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10 things you need to know this morning in Australia

James Hennessy

Happy Thursday. We're nearly there.

1. Not a great day to be Mark Zuckerberg, folks. Thousands of pages of internal Facebook documents were published online overnight, shedding light on how the social media behemoth profited from user data and fought its competitors. The data was originally compiled as part of a lawsuit, and the company has fought to stop their release; arguing they do not paint a balanced picture of the company. Some of the revelations in there aren't new, as investigative reporter Duncan Campbell has been seeding parts to publications like NBC News, but now it's all out there. You can peruse the gigantic PDF document here yourself, if you're so inclined. Or read our summary. We're all very busy.

2. Airbnb has announced a tranche of safety policy changes after five people were shot dead at a 'party house' in California. Most of the updates are pretty rote and expected – like a 24/7 safety hotline – but it also announced a fairly substantial project: it is going to verify every single one of its 7 million listings by the end of 2020. You could be forgiven for thinking that last part is less about the shooting, and more about the VICE report from earlier this week which uncovered a massive Airbnb scam operating across the US.

3. Top Matildas players will earn the same money as top Socceroos players under a landmark new deal. Under the deal, both teams will share 19% of collective revenue. They'll also gain matched benefits like business travel on international flights. It's a big step forward for women's sport both in Australia and globally.

https://twitter.com/TheMatildas/status/1191940866526646272

4. Microsoft scientists have successfully encoded a copy of the 1978 film "Superman" on a piece of glass roughly the size of a coaster. It's the proof of concept for a longterm project attempting to store data on glass, which is some real "Star Trek" stuff. Researchers used lasers to carve tiny three-dimensional etchings into the glass’s surface which are then read by an algorithm. It could lead to a sustainable way to store data for long periods of time, as apparently the glass is “surprisingly hard to destroy." For now, I guess it's just a very annoying and laborious way to watch 1978's "Superman".

5. Japanese investment conglomerate SoftBank Group has reported a staggering $6.5 billion loss in the third quarter, largely off the back of the WeWork disaster and Uber. Last month, the company spent over $10 billion bailing WeWork out, and you can see the impact in this earnings call. You'd hate to be the guy putting together the Google Slides deck the night before that presentation.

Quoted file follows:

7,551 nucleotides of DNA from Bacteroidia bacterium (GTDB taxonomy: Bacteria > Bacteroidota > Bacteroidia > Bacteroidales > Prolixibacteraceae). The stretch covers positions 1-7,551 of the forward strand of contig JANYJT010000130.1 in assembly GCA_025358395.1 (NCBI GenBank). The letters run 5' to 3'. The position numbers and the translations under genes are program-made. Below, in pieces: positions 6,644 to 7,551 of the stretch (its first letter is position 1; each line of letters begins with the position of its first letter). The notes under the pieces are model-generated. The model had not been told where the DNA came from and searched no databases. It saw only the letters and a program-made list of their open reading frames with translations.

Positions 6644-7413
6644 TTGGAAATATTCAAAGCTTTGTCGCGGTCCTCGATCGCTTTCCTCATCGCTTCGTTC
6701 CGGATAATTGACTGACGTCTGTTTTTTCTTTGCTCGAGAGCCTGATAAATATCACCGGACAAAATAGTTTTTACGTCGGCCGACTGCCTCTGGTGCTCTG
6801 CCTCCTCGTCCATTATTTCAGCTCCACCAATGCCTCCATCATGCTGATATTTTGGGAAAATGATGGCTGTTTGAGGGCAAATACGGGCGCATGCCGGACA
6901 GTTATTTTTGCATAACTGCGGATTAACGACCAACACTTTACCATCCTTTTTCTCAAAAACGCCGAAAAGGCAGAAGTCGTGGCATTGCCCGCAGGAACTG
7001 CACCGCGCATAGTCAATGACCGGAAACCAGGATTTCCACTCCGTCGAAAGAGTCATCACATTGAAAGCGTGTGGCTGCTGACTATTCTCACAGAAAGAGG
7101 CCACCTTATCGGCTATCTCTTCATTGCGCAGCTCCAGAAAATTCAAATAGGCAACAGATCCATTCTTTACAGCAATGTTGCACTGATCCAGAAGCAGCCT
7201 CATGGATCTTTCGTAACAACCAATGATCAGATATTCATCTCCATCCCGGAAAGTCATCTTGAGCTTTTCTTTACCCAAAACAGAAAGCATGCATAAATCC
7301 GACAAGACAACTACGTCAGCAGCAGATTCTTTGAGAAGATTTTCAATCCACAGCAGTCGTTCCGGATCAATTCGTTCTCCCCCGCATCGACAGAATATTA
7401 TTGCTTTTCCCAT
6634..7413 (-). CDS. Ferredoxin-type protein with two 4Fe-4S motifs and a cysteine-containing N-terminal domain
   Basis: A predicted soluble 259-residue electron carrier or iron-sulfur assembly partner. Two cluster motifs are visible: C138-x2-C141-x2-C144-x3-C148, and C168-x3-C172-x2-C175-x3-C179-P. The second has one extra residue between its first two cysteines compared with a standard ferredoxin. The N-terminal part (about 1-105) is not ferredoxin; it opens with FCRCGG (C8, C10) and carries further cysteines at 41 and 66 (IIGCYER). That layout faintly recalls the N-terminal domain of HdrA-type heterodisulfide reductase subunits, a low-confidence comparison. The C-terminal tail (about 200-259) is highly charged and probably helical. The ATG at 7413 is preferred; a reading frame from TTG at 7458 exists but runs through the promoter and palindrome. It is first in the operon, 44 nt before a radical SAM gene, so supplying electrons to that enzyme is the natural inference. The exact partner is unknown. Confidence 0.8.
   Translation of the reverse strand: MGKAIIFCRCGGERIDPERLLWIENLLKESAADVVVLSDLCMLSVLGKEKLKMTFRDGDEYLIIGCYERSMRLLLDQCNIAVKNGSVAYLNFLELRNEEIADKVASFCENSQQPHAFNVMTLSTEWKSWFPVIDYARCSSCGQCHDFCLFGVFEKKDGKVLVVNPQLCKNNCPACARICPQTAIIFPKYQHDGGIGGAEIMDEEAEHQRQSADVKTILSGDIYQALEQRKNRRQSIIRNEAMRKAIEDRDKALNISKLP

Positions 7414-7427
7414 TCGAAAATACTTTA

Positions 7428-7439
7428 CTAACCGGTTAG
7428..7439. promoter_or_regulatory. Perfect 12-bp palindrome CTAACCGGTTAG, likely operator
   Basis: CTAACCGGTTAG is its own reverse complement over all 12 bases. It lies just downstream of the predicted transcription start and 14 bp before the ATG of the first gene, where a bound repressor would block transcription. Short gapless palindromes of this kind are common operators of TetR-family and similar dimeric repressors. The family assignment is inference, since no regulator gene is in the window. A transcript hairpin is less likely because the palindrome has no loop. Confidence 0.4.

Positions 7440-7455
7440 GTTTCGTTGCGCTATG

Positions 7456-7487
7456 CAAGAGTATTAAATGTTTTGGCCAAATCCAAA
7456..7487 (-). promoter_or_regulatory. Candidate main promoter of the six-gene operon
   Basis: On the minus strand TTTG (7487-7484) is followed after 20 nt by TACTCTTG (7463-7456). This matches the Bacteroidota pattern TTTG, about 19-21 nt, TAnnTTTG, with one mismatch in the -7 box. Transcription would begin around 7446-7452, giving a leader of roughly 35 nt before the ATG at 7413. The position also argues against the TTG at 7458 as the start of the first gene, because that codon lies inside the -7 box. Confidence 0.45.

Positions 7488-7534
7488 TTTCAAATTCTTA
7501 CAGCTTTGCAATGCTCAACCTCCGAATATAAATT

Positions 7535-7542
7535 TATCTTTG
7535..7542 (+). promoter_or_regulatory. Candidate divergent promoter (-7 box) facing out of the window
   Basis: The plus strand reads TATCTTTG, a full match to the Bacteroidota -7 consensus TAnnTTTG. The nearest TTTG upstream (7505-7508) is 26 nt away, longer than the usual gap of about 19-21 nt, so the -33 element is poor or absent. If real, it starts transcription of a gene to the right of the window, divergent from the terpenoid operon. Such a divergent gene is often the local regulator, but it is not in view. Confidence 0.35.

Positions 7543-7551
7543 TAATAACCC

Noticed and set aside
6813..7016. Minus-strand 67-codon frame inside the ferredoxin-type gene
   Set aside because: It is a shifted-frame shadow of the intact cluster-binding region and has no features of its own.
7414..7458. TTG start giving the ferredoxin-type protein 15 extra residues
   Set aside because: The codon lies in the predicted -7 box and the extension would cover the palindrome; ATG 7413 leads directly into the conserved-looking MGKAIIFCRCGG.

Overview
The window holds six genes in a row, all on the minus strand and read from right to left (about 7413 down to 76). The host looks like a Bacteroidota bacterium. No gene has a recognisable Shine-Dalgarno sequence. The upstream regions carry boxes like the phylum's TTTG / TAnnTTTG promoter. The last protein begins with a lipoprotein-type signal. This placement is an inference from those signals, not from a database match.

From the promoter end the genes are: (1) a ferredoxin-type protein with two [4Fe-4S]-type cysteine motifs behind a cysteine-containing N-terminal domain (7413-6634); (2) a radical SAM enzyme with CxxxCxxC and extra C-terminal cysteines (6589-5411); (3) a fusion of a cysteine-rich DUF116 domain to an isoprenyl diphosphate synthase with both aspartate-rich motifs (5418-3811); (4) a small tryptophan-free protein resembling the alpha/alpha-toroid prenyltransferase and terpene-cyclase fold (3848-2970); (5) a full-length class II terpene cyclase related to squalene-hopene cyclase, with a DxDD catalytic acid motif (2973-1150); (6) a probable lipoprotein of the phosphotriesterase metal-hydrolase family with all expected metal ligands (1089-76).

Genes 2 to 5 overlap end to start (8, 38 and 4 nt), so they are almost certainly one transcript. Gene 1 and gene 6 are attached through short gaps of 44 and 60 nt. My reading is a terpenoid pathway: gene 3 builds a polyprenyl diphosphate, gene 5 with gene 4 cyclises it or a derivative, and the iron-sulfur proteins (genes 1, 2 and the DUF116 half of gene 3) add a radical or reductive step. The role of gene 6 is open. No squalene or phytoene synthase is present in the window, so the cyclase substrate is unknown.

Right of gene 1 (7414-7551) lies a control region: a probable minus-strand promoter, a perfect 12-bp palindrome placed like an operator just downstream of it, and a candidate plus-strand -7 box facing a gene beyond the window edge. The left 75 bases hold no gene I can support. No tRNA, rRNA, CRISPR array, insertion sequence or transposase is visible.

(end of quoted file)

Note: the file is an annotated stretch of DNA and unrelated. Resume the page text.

https://twitter.com/DavidInglesTV/status/1191961322428260352?ref_src=twsrc%5Etfw%7Ctwcamp%5Etweetembed%7Ctwterm%5E1191961322428260352&ref_url=https%3A%2F%2Fwww.businessinsider.com%2Fsoftbank-reports-65-billion-loss-uber-wework-investments-bailouts-2019-11

6. More than 11,000 scientists have declared a climate emergency, saying that “untold human suffering” will be the result unless we take drastic action. Sorry for the downer this early in the morning. “Despite 40 years of global climate negotiations, with few exceptions, we have generally conducted business as usual and have largely failed to address this predicament,” the group wrote.

7. The founder of Instagram, Kevin Systrom, was asked whether he'd sell his company to Facebook again. You know, given all the drama. His answer? “When someone comes and offers you a billion dollars for 11 people, what do you say?” I guess that's a yes. Systrom exited Facebook last year over "tensions" with Zuckerberg on the future of the Instagram product.

8. More Boeing planes are grounded over wing cracking issues. Ryanair is the latest airline to be affected, grounding at least three of its Boeing 737 Next Generation. The problem is with the "pickle fork" – an alarmingly-named part which connects the wing of the plane to the body. Qantas was the last airline to publicly announce it was grounding the planes.

9. Chinese payment platform Alipay has thrown open its services to foreigners for the first time – on a limited basis. Short-term visitors will be able to access the app for 90 days without a Chinese bank account or phone number. They'll be restricted to holding a maximum of about $400 in their account at any one time.

10. China's biggest ridehailing company, Didi – which is making moves into the Aussie market – has announced it will bar women from using one of its services after 8pm. Carpooling app Hitch will trial not allowing women to use the app after a set curfew, ostensibly for safety reasons. It follows the murder of two women on the platform in 2018, which led to Hitch being suspended. An unusual way to relaunch a brand.

BONUS ITEM
Down a crackling Skype line, we spoke to former antivirus software exec (and current nutty cryptocurrency fugitive) John McAfee ahead of his appearance at StartCon 2019. Turns out he doesn't like government surveillance very much at all. Whodathunkit.